Save Venice took over The Pierre on Friday night for its annual Un Ballo in Maschera, transforming the hotel's grand ballroom into an enchanted garden. And thanks to sponsor Dolce & Gabbana, there was enough moda Italiano on display to make the evening feel authentically Italian. Guests ranged from stalwart philanthropists like Adelina Wong Ettelson and Gillian Miniter—one woman called this her "oh, fifth, sixth, or tenth Save Venice"—to newcomers such as Public School's Maxwell Osborne and Dao-Yi Chow, whose slim black suits were a cool counterpoint to some of the evening's more decadent costumes. "We don't really do much women's evening right now, but seeing all of this, who knows," said Osborne. "We're not quite there yet, but when we are, we'll do it our way."

Other designers shared their tips for gala season dressing. "Don't take your shoes off to dance, don't be that girl," Brian Atwood advised, right before one overzealous dancer dropped her champagne flute on the dance floor. Tabitha Simmons suggested to "be prepared like a Boy Scout, you never know where the evening will take you!" And this from Bibhu Mohapatra: "The secret is to not reveal the ultimate surprise. Make sure there is something for the person next to you to discover." DJ performances from Mia Moretti, Caitlin Moe, and May Kwok kept partygoers dancing until well after midnight. The evening raised $700,000 for Save Venice's mission of restoring art and architecture in the canal city.

In the supremely enchanting setting of the Hotel Bel-Air, friends and fans toasted Nicholas Kirkwood last night in his first stateside event since becoming part of the LVMH family. "I think here in L.A. there's a good reason to wear high heels because no one has to walk anywhere," the designer said, as the likes of Liz Goldwyn, Katherine Ross, and China Chow took in his new collection. "I think here it's sneakers or it's your going-out shoes. It's good for me because I like to design those going-out shoes," Kirkwood added.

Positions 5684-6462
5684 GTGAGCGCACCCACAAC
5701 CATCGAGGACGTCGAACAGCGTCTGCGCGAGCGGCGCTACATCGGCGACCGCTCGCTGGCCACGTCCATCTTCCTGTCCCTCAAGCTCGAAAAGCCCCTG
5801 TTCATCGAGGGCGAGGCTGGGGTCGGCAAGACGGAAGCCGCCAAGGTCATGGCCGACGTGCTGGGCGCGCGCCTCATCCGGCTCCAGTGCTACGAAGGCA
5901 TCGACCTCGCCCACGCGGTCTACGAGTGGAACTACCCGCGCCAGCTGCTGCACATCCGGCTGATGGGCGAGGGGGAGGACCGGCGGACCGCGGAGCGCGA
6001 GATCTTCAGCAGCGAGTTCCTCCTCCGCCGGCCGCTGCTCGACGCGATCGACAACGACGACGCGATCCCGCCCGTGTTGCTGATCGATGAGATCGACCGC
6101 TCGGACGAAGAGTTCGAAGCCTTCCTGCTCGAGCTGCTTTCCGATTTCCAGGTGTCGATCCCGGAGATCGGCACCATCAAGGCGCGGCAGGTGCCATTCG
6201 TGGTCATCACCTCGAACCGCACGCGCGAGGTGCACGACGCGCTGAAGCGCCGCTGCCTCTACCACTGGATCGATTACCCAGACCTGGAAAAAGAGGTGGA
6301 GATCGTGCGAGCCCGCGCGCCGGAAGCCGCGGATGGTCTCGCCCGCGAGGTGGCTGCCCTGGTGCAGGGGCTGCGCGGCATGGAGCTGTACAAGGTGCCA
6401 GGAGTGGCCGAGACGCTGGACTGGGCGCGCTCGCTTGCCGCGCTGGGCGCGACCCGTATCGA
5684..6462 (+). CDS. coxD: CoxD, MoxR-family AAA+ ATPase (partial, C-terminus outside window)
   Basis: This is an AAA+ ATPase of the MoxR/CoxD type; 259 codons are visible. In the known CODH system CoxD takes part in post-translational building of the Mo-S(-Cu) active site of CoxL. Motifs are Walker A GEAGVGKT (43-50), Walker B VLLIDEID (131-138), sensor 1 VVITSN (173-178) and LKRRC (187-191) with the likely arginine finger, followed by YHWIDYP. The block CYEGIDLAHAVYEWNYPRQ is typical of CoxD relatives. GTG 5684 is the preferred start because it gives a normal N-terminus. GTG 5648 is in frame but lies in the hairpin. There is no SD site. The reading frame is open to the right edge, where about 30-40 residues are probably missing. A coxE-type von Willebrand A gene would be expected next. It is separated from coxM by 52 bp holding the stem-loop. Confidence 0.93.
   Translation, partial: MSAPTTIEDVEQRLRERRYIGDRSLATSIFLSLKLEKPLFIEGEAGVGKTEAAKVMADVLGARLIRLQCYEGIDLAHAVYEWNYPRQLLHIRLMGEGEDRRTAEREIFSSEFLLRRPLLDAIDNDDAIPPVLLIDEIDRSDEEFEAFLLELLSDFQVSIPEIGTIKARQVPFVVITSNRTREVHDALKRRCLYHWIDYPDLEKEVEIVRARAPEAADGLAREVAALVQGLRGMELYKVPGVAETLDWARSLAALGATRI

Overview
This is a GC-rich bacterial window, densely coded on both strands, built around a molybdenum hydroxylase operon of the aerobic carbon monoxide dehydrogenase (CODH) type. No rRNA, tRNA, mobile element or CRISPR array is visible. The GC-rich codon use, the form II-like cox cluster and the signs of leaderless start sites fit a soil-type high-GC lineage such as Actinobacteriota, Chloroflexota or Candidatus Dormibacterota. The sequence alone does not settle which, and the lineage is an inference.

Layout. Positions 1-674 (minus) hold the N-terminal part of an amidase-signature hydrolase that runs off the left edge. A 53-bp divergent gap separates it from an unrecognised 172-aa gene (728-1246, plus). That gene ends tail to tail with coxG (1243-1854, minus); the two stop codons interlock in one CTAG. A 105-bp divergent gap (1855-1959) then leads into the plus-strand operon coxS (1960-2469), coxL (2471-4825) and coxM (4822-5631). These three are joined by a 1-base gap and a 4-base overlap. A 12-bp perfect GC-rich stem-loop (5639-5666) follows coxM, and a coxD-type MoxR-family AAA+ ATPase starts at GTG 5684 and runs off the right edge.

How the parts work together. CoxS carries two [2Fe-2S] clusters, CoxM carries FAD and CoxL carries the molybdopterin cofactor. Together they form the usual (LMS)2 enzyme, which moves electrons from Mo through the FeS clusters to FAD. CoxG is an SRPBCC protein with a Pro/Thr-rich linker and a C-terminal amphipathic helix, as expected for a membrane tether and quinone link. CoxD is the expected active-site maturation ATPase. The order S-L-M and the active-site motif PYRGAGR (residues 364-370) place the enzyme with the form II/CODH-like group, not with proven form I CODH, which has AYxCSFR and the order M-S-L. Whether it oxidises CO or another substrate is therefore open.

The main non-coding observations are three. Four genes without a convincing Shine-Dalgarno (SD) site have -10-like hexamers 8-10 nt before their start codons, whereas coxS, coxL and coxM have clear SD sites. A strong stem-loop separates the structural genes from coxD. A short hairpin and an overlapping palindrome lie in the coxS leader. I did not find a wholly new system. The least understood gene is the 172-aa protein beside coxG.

Hosts Emma Roberts and Scissor Sisters' Jake Shears welcomed the Brit to town, alongside photographer and filmmaker Todd Cole, stylist B. Akerlund, and Rachel Zoe. It being L.A., talk inevitably turned to red-carpet dressing and the necessity of celebrity to designers today. "I think it's becoming more and more important for me," Kirkwood said of the evening part of his collection, which caters to this clientele. For the red carpet, heels must be lighter and simpler. "But there's no dumbing down the collection to do it," he said of the process. "That's a very interesting exercise to me." And Kirkwood remains committed to it: He hinted that a Los Angeles flagship (the designer already has stores in Las Vegas and New York) is in the cards.

With all eyes on the L.A. art scene, MOCA had its moment in the spotlight on Saturday night, celebrating its 35th anniversary. Sponsored by Louis Vuitton, the gala evening at the Geffen Contemporary debuted the new multimedia exhibit of the late Mike Kelley, and functioned as the official welcoming party for the museum's new director, Philippe Vergne. (Jeffrey Deitch left last year.)

"That's what I call the art world," Vergne said from the stage. "I wish Mike Kelley could see this room." Kelley was the subject of the very first exhibit at the museum three and a half decades ago. Since then, MOCA has become known as the artists' museum, and Catherine Opie, Ed Ruscha, Shepard Fairey, and Doug Aitken were among the artists who turned out to support an institution just back from the brink. (Last year, financial instabilities almost forced it to merge with another museum.) Pharrell Williams and Jane Fonda were tablemates, and Katy Perry was also in the crowd. Chloë Sevigny, Dianna Agron, and Haley Bennett all wore dresses from Nicolas Ghesquière's first collection for Louis Vuitton.

"Every other person here is an artist," China Chow enthused, seeing the city's resident talent in attendance. André Saraiva echoed the sentiment. "As an artist, a lot of my friends are moving here compared with New York," he said. "There is something that New York is missing lately for young artists." The night capped off with a surprise performance by Diana Ross, who rather fittingly sang "I'm Coming Out," bringing partygoers to their feet.